Letter From David Udall to William King
Nephi, 20 Mar 1863
Dear Father, I take my pen to communicate to you the mournful intelligence the death of your daughter Eliza my beloved wife of my youth. I remember how faithful, affectionate and kind she has been to me. She died March 15 of an inflammation, she was six months pregnant. In 1857 she miscarried, it injured her constitution very much. In 1860 she had an inflammation on her lungs and she has never been strong since – she has been sick off and on ever since. She has said to me very often, “My dear, I think I shall not live to give this child birth.” She was not able to do any work for a good while before she died. I have said to her many times, “My dear I don't wish you to work. I am able to hire you a servant,” but she would work as long as she could.
The loss of her is a heavy blow on me. I always loved her as I loved myself, but the Lord gave her to me and the Lord has taken her from me, blessed be his name for ever. She prayed to the Lord to live that she might raise up her children and enjoy the society of her husband, but not my will but thy will be done Lord. She always lived her religion rejoicing in Mormonism. She died happy, she thanked the Lord that she had come here with me and that she had become a Mormon. She has told me many times how she loved her brothers and sisters how kind they was to her when she was in trouble, and how she wishes they would become Mormons that she might enjoy their society here and hereafter. She was always very fond of me because I was faithful and kind to her. She was married to me for time and eternity which gave her much joy, and she waits for me with a smile and I know that I shall enjoy her society again. She has left me 4 beautiful children, 2 boys and 2 girls. I am very fond of them. She charged me before she died to take great care of her children; she loved her children very much. She was very much respected here for her honesty and kindness and virtue and faithfulness to her religion. There was over 100 people followed her to her grave. She appeared to us with a smile with her veil robes, garment, and fig leaf apron and just as she lay in the coffin was just as she received her endowments in house of the Lord. She raised her veil and smiled and sent me and children a kiss with the wave of hand and disappeared until I shall see her again in the next world. I will send you a lock of her hair.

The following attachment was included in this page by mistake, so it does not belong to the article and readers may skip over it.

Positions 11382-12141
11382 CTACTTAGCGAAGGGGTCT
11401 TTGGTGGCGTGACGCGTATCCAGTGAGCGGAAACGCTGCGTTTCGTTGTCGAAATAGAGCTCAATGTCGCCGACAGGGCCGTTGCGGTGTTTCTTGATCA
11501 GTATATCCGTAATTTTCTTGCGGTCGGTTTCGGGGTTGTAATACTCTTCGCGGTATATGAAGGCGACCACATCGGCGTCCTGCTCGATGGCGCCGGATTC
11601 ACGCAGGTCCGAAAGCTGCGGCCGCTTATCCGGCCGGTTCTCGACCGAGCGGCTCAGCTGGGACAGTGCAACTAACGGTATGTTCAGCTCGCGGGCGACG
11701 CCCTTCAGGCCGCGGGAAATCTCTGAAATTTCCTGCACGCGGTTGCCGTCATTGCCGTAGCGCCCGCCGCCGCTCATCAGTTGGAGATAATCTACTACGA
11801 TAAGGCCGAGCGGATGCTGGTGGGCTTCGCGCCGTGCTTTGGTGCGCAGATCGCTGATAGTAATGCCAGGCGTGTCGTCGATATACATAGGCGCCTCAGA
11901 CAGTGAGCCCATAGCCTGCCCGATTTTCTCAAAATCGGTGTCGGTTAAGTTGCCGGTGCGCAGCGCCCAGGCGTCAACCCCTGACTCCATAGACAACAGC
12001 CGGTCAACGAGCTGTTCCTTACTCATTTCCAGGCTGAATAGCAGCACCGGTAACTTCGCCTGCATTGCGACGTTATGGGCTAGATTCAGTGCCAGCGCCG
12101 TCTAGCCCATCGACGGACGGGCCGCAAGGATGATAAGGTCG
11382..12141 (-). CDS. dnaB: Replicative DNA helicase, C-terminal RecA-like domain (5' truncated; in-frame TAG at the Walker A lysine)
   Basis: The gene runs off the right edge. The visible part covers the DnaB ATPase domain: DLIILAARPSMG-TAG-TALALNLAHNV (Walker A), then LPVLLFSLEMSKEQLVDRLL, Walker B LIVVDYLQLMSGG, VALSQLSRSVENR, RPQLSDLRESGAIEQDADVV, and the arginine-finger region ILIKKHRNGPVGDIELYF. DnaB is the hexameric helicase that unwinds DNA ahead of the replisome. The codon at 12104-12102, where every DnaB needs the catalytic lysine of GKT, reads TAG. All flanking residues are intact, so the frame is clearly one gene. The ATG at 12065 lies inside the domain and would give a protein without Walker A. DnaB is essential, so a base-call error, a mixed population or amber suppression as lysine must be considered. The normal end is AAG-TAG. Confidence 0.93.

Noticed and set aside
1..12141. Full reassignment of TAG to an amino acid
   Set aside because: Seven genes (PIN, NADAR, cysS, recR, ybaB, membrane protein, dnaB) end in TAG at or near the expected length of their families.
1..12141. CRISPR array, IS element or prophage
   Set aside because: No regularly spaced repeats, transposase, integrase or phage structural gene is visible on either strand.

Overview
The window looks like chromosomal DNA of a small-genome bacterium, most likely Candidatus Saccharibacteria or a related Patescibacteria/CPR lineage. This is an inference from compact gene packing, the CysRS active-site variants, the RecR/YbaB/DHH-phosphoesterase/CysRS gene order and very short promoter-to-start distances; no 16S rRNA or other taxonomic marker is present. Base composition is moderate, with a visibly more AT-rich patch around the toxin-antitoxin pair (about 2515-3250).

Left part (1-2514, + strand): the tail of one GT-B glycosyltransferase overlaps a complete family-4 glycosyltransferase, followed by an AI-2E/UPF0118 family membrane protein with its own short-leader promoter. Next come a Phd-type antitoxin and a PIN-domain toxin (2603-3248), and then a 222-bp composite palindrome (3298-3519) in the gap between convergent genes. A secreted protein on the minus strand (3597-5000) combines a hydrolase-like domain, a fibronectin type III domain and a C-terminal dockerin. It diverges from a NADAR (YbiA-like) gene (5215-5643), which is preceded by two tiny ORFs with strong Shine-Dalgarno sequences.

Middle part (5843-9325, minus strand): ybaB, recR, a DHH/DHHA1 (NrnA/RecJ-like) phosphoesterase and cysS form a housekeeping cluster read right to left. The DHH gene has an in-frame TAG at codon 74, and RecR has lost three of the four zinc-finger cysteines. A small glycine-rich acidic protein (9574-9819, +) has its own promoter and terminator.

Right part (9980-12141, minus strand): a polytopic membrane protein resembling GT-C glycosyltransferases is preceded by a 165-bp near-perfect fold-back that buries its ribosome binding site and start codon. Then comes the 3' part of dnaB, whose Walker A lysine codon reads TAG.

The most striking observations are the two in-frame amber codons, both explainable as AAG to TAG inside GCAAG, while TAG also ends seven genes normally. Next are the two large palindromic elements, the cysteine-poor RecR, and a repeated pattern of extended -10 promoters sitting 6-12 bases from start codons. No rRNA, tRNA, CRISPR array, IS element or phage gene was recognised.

Please to write to me soon; you can please to send a copy of this letter to my father so that if he does not get the one I have sent him he may get a copy of this please to ask him to send me Eliza’s likeness if its possible, I will give anything to get it so that her children may see how she looked when young. Dear father I am glad you received the little money I sent you. I wish I had some more to send you; we get very little money here. Our riches consist of land, houses, cattle, horses, sheep and so forth. I shall always feel to respect you and your sons and daughters for Eliza’s sake and the kindness you have shone by giving her to me for my dear wife. Give my love to all of your family. I should like to hear from Sarah or any of Eliza’s brothers or sisters. I will send you the likeness of Eliza’s children as soon as I can. I was very much grieved to learn of the death of her brother and mother. She has wished many times that she could see some of you but now she is gone to rest where she can see her mother and brother and all her relations. Please to excuse the imperfect letter from your affectionate son
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